While my mom was a truly wonderful cook, it was my dad who was the serious food adventurer. He would come home from the office at the end of the day excited because he’d discovered some new ethnic restaurant—which may not sound all that remarkable now, but in the late 1950s through the 1960s, this was not the norm for most families. My mom was from Chicago, and she’d grown up going to Chinatown, but my dad was from St. Petersburg, Florida, where he’d grown up eating Cuban, African American, and Spanish foods. Then he went to North Africa and the Middle East with World War II, where he sampled every local food available. He returned home a dedicated pursuer of culinary alternatives.
While we were certainly not the only people eating outside the mainstream, our habits were not common. Sometimes, the things I took to school for lunch got me strange looks and unkind comments. But I didn’t care, because by the time I was in grade school, I was already a convert to international dining.
Dad could cook, too (most happily on his Weber kettle, where he turned out marvelous lamb shish kabob on a regular basis), and he and mom even joined forces with the rare couple who shared their interests to prepare dishes that took a full day of construction (especially Mexican food: enchiladas or chiles rellenos) However, dad was especially delighted when he found a new place to dine.
One day, returning from the office (walking from the train station, as most men in our suburb did), he burst through the kitchen door gushing about a new little hole-in-the-wall place downtown that served Greek food. It was called Dianna’s Grocery. Here, you stood in line inside the grocery store part of the establishment, waiting for one of the very few tables in the back room. The “restaurant” opened in 1961, and was unique at the time. It would be a few years before owner Petros Kogiones would open the larger Dianna’s Opaa, and we would follow him there, since the lines weren’t as long. But in 1961, Dianna’s Grocery was pretty much the entire Greek dining scene.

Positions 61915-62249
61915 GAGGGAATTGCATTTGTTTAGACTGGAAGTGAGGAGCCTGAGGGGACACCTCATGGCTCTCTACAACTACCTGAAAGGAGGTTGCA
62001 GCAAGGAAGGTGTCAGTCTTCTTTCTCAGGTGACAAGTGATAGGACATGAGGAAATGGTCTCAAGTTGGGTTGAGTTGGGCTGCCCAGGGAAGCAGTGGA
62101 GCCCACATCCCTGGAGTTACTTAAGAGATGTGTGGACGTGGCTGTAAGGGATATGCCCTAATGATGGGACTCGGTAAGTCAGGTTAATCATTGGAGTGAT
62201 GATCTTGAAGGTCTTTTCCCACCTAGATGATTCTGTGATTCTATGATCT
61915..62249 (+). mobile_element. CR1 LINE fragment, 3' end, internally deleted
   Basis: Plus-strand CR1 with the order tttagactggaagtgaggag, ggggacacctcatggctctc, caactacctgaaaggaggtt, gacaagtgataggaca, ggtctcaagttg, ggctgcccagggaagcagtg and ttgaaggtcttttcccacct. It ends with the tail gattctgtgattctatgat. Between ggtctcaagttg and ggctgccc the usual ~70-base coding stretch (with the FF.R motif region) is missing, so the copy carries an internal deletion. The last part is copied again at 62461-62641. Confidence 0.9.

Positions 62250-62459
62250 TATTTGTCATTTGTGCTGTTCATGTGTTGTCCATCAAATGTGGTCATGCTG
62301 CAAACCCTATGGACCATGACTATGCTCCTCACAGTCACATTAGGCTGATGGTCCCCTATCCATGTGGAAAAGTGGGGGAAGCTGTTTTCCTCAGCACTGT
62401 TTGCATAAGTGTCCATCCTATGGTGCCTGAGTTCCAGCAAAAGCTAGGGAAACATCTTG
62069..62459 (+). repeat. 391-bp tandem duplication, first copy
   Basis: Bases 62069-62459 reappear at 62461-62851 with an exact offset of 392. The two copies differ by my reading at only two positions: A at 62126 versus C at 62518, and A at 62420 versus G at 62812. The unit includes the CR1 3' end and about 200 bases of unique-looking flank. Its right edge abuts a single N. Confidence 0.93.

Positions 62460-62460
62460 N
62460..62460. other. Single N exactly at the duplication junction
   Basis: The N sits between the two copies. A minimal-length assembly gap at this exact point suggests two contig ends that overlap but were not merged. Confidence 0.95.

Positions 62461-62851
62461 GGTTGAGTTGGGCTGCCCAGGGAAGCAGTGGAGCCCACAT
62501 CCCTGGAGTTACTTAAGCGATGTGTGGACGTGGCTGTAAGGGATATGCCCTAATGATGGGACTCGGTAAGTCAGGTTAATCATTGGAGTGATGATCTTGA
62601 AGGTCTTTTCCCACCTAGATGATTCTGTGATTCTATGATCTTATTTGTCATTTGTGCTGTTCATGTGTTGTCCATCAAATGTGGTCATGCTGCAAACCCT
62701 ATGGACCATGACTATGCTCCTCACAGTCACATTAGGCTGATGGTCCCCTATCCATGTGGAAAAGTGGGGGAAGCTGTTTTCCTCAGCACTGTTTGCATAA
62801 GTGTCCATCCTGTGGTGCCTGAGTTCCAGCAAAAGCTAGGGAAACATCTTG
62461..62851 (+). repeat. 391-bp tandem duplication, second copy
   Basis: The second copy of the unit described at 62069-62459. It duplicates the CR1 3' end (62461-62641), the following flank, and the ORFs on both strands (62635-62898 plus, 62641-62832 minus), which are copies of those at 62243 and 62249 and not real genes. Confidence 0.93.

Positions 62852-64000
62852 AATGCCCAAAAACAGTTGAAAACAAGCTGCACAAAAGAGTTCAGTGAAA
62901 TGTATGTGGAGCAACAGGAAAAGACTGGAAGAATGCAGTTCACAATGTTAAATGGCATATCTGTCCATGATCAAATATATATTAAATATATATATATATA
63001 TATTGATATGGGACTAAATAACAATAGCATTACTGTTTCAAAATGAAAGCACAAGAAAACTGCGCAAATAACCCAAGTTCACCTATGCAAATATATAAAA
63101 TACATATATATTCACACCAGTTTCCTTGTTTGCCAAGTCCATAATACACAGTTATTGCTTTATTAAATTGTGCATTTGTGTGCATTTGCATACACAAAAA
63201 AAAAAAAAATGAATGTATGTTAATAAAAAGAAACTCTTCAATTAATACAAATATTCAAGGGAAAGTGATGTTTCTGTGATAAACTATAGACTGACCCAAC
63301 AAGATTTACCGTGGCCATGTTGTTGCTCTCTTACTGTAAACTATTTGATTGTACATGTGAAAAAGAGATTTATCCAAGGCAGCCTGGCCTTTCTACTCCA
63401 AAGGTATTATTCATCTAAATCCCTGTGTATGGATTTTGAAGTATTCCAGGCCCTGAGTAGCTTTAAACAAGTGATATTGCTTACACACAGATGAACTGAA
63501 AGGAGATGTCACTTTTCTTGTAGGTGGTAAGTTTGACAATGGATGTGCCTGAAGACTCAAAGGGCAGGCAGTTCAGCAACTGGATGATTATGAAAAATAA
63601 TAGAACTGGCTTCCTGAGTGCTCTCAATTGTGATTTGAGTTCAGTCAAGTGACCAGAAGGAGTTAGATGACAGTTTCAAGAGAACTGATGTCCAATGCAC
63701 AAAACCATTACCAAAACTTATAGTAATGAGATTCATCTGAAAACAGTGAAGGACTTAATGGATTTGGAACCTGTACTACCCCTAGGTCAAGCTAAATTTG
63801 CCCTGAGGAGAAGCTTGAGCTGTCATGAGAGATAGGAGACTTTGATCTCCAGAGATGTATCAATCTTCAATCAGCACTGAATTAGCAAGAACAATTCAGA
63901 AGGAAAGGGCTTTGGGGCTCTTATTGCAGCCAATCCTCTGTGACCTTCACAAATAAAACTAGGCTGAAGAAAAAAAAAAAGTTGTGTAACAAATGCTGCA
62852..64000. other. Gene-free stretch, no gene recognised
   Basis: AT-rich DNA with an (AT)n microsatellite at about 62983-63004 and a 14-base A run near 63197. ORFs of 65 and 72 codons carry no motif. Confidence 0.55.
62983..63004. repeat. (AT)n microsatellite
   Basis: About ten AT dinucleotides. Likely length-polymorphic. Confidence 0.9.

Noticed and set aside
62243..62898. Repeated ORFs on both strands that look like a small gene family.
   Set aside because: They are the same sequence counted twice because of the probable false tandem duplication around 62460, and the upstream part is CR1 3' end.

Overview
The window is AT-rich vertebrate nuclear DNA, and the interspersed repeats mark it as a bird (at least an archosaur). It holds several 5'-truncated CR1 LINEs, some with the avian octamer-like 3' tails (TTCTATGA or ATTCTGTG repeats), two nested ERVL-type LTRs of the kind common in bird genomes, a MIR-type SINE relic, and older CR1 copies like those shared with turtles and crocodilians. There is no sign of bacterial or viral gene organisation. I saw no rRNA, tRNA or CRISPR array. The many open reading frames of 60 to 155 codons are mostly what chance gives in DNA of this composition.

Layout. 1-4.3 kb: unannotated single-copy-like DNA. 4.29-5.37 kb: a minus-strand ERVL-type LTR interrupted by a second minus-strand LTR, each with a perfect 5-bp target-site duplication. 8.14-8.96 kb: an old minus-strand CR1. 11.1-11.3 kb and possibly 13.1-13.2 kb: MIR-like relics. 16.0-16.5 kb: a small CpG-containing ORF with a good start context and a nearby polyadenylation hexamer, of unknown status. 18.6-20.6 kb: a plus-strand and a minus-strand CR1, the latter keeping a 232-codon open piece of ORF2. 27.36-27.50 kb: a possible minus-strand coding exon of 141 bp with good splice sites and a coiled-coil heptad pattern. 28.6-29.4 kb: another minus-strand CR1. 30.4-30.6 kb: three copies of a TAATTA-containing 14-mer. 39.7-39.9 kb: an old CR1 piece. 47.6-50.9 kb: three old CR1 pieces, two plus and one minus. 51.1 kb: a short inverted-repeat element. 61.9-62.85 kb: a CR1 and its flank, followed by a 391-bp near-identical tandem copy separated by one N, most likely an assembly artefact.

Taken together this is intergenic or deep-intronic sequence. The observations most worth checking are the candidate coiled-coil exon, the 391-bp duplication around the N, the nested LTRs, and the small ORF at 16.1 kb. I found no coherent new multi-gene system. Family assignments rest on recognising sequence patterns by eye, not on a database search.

Today, I had something of a flashback to that time. I just moved my mom to a retirement home near me, and to help her recover from selling her house two states away, I’m taking her out to lunch a few times a week. Today, we went Greek—and we both ordered a soup that we first loved all those years ago at Dianna’s—avgolemono—Greek egg lemon soup.
I actually learned how to make this while I was still living at home, and it was the late-night snack with which I sustained myself through college. In college, I made it with water and bouillon cubes, rather than with good chicken broth, but I improved the soup once I was out on my own. For some reason, it fell out of my repertoire—I still ordered it on occasion, but I didn’t make it any more. But today, I decided I need to remedy that. This is a wonderful soup, and while there are some fairly complex recipes available, it can be tremendously easy, depending on how much effort you want to put in. It’s quite tasty even made with bouillon, canned broth works well, or you can start with a chicken and make your own broth. If you make the broth from scratch, you can shred a bit of the chicken and add it to the soup, to make a meal of it. However, it’s dandy without it.
Egg Lemon Soup
4 cups chicken broth
1/3 cup uncooked white rice
2-3 Tbs. lemon juice
Cook the rice in the chicken broth (follow instructions on the rice package). Just before the rice is done, beat the eggs and lemon juice together, until slightly frothy. (The first time you make this, you can start with 2 Tbs. lemon juice at this stage and then adjust upwards, if the soup is not sufficiently tart for your taste.) When rice is done, remove from the heat. Use a ladle to get some of the hot broth out of the pot, and add it to the egg-lemon mixture, whisking constantly. Add another ladle of broth, and continue to whisk. Then pour the now-warm egg-lemon mixture into the pot with the broth and rice, and continue to whisk until it is smooth. Return to the heat for about 2 minutes, until heated through. You should have a very pale yellow, velvety, flavorful soup. Taste and add salt and pepper if necessary (never necessary with bouillon, but might be if you made your own broth). Serve and enjoy. Makes roughly 4 servings. Unless you’re a college student.